Reality Check Studios Taps Macs for
Tricky Titan AE Sequence
by Denise Harrison
year 3028 and Earth has been destroyed. The only key to saving the
human race is held in a legendary spacecraft called The Titan. Whats
a superhero to do?
Well our main
man, Cale, who was precocious enough to have escaped Earths
destruction at the age of five, sets out to find the Titan, of course,
and, along the way, has to learn to drive a spacecraft to get around
His first driving
lesson is a 3.5-minute sequence done by Hollywood-based Reality
Check Studioswith a little help from the Macintosh (and an
Intergraph NT box).
a relationship with David Dozoretz, head of animatic at LucasFilm,
who took time off in between Star Wars projects to work on Titan
AE," explains Kory Jones, co-founder of Reality Check Studios
(RCS). "They liked what he did so well that they gave him the
final shot, then gave him some more sequences. I went up to work
with them because they were so overloaded."
The first project
assigned to RCS was the animatics for a sequence called "Wake
Angels." Once the animatics were approved, they were assigned
the final shot.
is the ship flying through a nebula and during his first time flying,
he plays "tag" with these creatures called Wake Angels,"
says Jones. "The environment itself was the tricky part. Creating
a nebula is quite nebulous."
Jones said the
nebula had to be self-luminated, yet luminated by stars on either
end of the travel path. It had to be opaque enough for there to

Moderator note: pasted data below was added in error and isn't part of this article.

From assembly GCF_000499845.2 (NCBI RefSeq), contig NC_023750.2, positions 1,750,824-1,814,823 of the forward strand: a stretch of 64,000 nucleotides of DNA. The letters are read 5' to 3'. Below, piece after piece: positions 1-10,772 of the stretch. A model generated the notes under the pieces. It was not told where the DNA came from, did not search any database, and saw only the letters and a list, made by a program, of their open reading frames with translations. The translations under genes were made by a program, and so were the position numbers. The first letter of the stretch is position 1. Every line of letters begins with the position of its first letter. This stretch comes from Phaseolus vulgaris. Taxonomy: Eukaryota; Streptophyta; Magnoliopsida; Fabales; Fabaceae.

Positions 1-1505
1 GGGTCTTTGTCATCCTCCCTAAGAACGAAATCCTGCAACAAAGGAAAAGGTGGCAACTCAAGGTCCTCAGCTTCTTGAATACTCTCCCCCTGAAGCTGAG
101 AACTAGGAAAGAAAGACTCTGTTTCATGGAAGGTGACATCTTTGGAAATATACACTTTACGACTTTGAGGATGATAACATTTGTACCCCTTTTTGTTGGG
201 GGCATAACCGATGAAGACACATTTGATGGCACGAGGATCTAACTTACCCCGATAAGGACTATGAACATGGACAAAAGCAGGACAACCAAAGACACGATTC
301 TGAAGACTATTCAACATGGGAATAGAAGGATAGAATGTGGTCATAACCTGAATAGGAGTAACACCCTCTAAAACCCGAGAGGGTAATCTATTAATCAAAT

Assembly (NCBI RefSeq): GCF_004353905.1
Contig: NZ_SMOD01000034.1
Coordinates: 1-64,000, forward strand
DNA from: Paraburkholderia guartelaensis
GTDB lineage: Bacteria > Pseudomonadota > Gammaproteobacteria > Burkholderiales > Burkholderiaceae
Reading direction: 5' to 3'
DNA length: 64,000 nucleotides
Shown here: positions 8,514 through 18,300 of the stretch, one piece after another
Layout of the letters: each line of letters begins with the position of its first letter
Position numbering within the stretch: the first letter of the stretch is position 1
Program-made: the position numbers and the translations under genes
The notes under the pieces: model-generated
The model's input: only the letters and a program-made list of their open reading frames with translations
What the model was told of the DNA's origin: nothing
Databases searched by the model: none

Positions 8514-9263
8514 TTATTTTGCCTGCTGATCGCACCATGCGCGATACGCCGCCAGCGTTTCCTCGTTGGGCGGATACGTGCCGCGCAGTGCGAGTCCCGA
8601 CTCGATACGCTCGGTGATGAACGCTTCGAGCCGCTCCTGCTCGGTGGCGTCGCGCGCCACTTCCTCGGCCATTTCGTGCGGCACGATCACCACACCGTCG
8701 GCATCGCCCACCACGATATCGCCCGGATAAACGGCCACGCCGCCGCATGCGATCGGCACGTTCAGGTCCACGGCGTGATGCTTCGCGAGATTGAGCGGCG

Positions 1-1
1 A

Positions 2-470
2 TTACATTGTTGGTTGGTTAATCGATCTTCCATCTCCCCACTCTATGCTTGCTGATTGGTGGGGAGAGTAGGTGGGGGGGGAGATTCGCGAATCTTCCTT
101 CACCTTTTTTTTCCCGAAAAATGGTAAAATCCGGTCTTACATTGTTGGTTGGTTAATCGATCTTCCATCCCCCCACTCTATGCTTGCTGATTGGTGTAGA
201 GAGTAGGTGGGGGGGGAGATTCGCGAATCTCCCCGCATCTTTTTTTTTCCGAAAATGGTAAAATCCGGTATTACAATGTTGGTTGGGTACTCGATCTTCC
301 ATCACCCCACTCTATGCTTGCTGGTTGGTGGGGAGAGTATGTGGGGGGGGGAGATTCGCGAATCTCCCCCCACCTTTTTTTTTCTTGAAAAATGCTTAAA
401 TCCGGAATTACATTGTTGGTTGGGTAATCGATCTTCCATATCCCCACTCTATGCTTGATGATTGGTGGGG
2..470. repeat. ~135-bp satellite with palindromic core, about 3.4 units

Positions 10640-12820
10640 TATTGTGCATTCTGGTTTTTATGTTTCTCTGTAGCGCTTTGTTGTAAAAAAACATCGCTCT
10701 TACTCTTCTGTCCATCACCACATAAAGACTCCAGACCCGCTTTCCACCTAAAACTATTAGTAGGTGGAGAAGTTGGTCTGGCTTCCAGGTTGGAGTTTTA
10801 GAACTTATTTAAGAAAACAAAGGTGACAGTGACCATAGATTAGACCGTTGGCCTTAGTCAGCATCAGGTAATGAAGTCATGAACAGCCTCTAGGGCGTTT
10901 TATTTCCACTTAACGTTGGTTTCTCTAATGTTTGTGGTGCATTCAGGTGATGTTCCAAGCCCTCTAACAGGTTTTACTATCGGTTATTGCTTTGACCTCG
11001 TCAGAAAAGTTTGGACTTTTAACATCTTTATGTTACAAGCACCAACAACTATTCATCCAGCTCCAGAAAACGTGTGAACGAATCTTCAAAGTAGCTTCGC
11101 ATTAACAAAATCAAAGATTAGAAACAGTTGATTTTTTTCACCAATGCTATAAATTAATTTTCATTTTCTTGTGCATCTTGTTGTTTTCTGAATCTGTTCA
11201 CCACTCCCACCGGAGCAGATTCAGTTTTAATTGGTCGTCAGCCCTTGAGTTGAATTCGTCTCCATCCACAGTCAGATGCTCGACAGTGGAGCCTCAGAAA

be pieces to dodge, yet translucent enough not to look like fire
or seem threatening. It had to have a cloud-like quality, and be
all those together and you get this indefinable thing that took
a lot of experimentation to identify a technique," says Jones.
"We did a lot of experimenting with particle effects with Maya
and wrote some of our own rendering applications to do the shaded
He said he took
polygon shapes rendered in ElectricImage and did the necessary number
of layers, then did a lot of work in Adobe After Effects.
to build the nebula like an oil painting, layers for the light from
the stars, layers for the color, layers for transparency then a
displacement layer that took the edges off the columns to give them
that cloud-like feel," he says.
The Wake Angels
themselves began as models that came from Fox Animation. "We
added motion in Maya and did some work on the look of the material.
The biggest experiment with the Wake Angels was the motion. We wanted
them fluid, like a marine animal in motion. We put ripples on their
edges and their wings now go up or down depending on their angle."
to RCS is that, while it has an extensive portfolio, Titan AE is
their first foray into feature film work.
planned to start a film department but were waiting for the right
opportunity," says Jones. "Now that we have a film in
our portfolio, well push to do more both from a pre-visualization
stage all the way to the final effects."
He says the
tools are rather agnostic and it doesnt matter what project
theyre doing. They use the Adobe Suite, Alias|Wavefronts
Maya, and Plays Electric Image.
Maya to fall back on was a huge benefit for organic animation,"
he says. "I dont think there is anything better out there.
We started using it last year and the build-up time paid off for